The Deep Dive Supplementary Document: Transfers

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Hello and welcome back to The Deep Dive Supplementary Document. This is all about transfers, the nature of transfer windows, the market, the money, the agents, and all the nonsense. Given we are now fast approaching the business end of the transfer window it is a topical discussion to have and I hope you all enjoy it!

The Window

The concept of the transfer window was initially driven by the Premier League. It was initially floated in 1991/92 for the English top-flight but was voted down by the smaller clubs who had concerns about the need to buy players in the summer months when cash flow was poorer due to not playing games. One of the biggest proponents of the idea at the time was Terry Venables, who according to former Premier League chief executive believed:

“that managers should be coaches, spending time with their players and not looking around for new signings or fending off agents or having to deal with unsettled players”

The idea was then shelved until 1998 when a meeting took place in Athens between the nine top leagues in Europe (and yes, that did include Scotland at the time!) to create a uniform standard across the continent. Furthermore, this was of course only three years after the landmark Bosman ruling which caused confusion for clubs and was part of the reason why UEFA backed the proposals as they felt the balance of power had shifted too much in favor of the players.

After haggling over the details, the transfer window we all know today was born in October 2000 and was agreed to by all countries bar one – England. Regardless, the transfer window was introduced in 2002/03 despite protests from Premier League clubs and it has been that way since.

There is still opposition to the concept of transfer windows to this day. Seve Coppell the former manager of Reading and the former England manager Sven-Goran Eriksson have both expressed their dislike for the window system. Further to this, Arsene Wenger, Manuel Pellegrini, and Alan Pardew have all complained about internal league transfers during the season, with Wenger stating that clubs should be limited to two signings in January.

The Market and The Money

Figure 1.0 | Graph from ECA | “Study on the Transfer System in Europe” | Page 11

When discussing the football market, we should take note of the relative position of counties, clubs, and associations in the food chain. The above graphic [Figure 1.0] is from a landmark study into the transfer market in Europe and is a handy guide for clustering these countries together to demonstrate their place and size in the market.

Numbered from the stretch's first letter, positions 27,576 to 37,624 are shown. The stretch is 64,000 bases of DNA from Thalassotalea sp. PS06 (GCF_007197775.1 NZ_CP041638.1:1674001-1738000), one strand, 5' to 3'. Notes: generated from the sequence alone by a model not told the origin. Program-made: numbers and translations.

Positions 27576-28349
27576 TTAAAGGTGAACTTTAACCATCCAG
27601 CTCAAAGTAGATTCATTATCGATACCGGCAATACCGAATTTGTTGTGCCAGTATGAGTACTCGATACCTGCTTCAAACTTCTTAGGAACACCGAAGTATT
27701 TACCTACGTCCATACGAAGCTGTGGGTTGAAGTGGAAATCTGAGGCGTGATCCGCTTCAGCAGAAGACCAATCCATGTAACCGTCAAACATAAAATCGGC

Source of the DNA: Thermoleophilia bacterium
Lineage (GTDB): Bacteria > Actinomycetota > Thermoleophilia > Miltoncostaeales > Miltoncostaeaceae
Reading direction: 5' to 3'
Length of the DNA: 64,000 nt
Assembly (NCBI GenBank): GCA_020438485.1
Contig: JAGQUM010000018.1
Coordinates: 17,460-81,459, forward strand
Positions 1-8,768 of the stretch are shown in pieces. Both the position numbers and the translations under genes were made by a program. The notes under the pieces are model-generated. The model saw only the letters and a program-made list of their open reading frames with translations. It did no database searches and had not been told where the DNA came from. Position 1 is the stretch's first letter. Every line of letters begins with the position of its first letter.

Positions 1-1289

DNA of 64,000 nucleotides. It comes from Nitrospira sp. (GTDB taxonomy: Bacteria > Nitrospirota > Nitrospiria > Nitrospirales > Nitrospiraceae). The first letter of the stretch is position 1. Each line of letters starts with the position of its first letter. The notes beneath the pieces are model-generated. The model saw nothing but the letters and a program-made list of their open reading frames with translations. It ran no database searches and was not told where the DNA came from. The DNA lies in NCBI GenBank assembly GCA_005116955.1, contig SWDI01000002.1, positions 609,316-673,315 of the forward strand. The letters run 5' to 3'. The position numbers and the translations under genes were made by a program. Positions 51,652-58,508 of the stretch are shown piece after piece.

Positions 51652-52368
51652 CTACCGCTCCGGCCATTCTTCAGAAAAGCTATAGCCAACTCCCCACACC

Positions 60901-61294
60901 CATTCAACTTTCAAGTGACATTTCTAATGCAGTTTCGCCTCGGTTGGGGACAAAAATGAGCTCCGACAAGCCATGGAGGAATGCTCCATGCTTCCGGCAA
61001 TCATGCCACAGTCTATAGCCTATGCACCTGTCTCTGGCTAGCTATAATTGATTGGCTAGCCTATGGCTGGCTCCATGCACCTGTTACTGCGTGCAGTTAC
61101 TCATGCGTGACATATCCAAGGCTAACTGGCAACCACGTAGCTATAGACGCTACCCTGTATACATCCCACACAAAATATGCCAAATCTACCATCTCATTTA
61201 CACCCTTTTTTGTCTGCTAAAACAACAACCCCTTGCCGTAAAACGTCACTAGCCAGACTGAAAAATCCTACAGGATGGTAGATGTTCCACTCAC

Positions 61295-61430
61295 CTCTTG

Covid has inevitably shaken the market to a great extent. An examination from the football observatory has shown the spending across the top 5 leagues every year over the last decade and there is a noticeable drop off in each in 2020, as can be seen below [Figure 2.0]. The largest fall came in Spain, who seen their spending drop by approximately 75% as a result of the pandemic affecting the spending power of clubs, especially Barcelona and Real Madrid who have seen their relative financial frailties exposed by Covid. Unsurprisingly, the premier league experienced the smallest drop in spending as fell by just 10% on the previous year.

Figure 2.0 | Graph from The Football Observatory | “The Real Impact of Covid-19 on the Football Players Transfer Market” | Page 2

The Agents

As much as it may seem that Agents can easily have players and clubs over a barrel at times, there are regulations on how they are allowed to conduct themselves throughout the footballing legal system. The FIFA Regulations on the Status and Transfer of Players, while not addressing agents by name, directly impacts how they are allowed to conduct their business. However, the primary regulatory system is known as the FIFA Players’ Agents Regulations (FIFA PAR). It covers everything from agents’ rights, licensing, and admissibility with every national association being required to implement FIFA PAR into their own governance system to ensure parity across all member countries and avoid both players and agents experiencing exploitation. The duties of agents aren’t confined to the sexy nature of transfers. In fact, a lot of it is quite dry contractual work. They can represent their clients at dispute resolution meetings of disciplinaries, like a mix between a Trade Union representative and an HR manager.

This however does not mean that the system is bulletproof. A study by FIFA has shown that up to 70% of transfers are conducted by unlicensed agents. This presents the danger to the players that as the agents do not have a license, they do not have the required knowledge of the legal regulations surrounding player transfers, leaving the player open to financial and legal difficulties down the line. The reason for such a high percentage of transfers being conducted by agents who do not hold licenses includes the fact that there is no active investigation department of FIFA to look into the issue further, despite the fact they are obviously aware that it is happening. One of the most tragic examples of the dangers of unlicensed agents is the scam agents involved with Child Trafficking in Africa as approximately 20,000 children have been brought from Africa to Europe by scam agents who have subsequently become homeless.

Thank you for reading and please provide your views and feedback both on the supplementary document and the pod itself!

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